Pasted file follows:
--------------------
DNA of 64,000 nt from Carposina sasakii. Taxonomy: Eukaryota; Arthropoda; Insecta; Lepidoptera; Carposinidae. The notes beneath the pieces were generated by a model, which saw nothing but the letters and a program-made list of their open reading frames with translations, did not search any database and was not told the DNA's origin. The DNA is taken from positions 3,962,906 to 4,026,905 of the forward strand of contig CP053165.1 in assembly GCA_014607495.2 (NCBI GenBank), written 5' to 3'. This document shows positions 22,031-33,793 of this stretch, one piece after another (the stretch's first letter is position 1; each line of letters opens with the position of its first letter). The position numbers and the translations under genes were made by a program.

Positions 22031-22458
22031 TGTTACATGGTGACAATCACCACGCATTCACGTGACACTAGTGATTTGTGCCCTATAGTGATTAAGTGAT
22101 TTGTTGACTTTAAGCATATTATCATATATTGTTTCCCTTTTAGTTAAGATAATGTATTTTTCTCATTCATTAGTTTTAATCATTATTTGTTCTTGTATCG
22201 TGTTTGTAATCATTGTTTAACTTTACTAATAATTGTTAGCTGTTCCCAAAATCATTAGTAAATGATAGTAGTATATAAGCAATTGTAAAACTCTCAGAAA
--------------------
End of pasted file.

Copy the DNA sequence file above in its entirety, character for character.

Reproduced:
DNA of 64,000 nt from Carposina sasakii. Taxonomy: Eukaryota; Arthropoda; Insecta; Lepidoptera; Carposinidae. The notes beneath the pieces were generated by a model, which saw nothing but the letters and a program-made list of their open reading frames with translations, did not search any database and was not told the DNA's origin. The DNA is taken from positions 3,962,906 to 4,026,905 of the forward strand of contig CP053165.1 in assembly GCA_014607495.2 (NCBI GenBank), written 5' to 3'. This document shows positions 22,031-33,793 of this stretch, one piece after another (the stretch's first letter is position 1; each line of letters opens with the position of its first letter). The position numbers and the translations under genes were made by a program.

Positions 22031-22458
22031 TGTTACATGGTGACAATCACCACGCATTCACGTGACACTAGTGATTTGTGCCCTATAGTGATTAAGTGAT
22101 TTGTTGACTTTAAGCATATTATCATATATTGTTTCCCTTTTAGTTAAGATAATGTATTTTTCTCATTCATTAGTTTTAATCATTATTTGTTCTTGTATCG
22201 TGTTTGTAATCATTGTTTAACTTTACTAATAATTGTTAGCTGTTCCCAAAATCATTAGTAAATGATAGTAGTATATAAGCAATTGTAAAACTCTCAGAAA